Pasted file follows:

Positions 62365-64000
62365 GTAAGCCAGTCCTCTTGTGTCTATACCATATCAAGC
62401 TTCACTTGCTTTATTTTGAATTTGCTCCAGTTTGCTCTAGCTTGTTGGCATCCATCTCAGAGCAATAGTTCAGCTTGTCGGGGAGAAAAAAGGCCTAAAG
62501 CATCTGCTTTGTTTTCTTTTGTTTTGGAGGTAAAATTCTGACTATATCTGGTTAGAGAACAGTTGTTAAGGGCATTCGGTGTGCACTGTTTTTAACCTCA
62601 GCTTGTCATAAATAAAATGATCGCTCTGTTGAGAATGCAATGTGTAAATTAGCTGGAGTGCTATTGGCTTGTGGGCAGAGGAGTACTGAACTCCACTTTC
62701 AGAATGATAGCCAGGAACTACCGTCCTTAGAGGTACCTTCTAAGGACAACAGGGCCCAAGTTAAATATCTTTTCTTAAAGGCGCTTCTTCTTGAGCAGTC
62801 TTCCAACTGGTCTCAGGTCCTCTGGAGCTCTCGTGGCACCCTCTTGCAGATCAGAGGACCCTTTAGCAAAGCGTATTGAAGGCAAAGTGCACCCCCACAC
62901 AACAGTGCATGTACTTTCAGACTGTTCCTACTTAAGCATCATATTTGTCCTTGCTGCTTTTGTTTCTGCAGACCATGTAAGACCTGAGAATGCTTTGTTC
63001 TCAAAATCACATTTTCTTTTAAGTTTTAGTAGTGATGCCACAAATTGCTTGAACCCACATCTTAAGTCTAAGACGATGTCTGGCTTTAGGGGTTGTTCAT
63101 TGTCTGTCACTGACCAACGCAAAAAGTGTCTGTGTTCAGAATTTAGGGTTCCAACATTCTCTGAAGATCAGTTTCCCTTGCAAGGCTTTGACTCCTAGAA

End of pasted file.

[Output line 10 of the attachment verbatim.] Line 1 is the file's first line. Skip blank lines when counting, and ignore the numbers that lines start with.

63101 TGTCTGTCACTGACCAACGCAAAAAGTGTCTGTGTTCAGAATTTAGGGTTCCAACATTCTCTGAAGATCAGTTTCCCTTGCAAGGCTTTGACTCCTAGAA